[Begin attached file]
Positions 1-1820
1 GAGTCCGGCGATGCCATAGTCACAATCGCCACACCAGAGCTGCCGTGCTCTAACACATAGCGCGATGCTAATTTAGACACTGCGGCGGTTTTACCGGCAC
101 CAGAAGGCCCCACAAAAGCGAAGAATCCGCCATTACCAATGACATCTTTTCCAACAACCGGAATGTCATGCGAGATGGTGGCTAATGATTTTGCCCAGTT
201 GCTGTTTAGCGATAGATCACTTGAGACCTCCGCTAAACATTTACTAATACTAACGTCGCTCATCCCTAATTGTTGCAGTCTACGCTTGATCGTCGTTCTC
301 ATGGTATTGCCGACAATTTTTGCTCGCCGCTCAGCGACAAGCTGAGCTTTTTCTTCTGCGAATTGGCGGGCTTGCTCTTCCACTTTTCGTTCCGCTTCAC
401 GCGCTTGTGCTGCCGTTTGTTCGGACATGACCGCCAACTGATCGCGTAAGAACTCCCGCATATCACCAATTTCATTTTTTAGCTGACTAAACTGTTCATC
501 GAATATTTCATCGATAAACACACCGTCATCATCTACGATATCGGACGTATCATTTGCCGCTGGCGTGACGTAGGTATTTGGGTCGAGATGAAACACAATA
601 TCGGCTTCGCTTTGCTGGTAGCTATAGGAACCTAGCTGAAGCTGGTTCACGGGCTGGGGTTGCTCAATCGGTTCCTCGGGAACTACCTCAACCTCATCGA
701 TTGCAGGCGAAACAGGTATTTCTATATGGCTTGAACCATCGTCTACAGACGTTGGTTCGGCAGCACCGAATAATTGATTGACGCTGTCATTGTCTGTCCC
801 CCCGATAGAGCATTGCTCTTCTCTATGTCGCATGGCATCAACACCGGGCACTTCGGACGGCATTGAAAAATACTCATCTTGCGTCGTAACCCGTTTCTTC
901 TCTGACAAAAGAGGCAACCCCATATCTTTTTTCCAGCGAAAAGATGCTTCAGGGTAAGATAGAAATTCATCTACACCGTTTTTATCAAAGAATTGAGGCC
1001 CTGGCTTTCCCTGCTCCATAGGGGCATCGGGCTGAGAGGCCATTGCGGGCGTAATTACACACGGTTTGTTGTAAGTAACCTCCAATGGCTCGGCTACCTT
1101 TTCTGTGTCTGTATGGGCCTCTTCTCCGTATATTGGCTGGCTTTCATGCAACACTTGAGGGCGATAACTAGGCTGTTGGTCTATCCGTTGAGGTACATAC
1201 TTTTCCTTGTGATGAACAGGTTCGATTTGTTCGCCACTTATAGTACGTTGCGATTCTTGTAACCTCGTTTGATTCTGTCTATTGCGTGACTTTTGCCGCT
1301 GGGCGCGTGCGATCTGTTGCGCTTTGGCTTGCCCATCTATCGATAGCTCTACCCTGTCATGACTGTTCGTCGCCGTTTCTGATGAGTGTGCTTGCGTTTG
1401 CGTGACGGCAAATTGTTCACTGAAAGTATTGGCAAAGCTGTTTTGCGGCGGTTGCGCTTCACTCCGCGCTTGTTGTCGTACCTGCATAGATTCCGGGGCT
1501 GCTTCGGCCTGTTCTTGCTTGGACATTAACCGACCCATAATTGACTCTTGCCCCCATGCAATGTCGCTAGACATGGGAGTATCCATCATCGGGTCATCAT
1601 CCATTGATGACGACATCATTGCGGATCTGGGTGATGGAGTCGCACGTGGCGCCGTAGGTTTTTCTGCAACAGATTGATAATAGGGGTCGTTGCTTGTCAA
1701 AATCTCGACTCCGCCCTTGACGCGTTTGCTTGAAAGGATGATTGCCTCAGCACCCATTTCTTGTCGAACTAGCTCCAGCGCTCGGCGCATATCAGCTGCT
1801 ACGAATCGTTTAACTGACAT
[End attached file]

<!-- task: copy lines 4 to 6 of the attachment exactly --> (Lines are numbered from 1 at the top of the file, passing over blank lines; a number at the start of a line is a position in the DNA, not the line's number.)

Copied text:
201 GCTGTTTAGCGATAGATCACTTGAGACCTCCGCTAAACATTTACTAATACTAACGTCGCTCATCCCTAATTGTTGCAGTCTACGCTTGATCGTCGTTCTC
301 ATGGTATTGCCGACAATTTTTGCTCGCCGCTCAGCGACAAGCTGAGCTTTTTCTTCTGCGAATTGGCGGGCTTGCTCTTCCACTTTTCGTTCCGCTTCAC
401 GCGCTTGTGCTGCCGTTTGTTCGGACATGACCGCCAACTGATCGCGTAAGAACTCCCGCATATCACCAATTTCATTTTTTAGCTGACTAAACTGTTCATC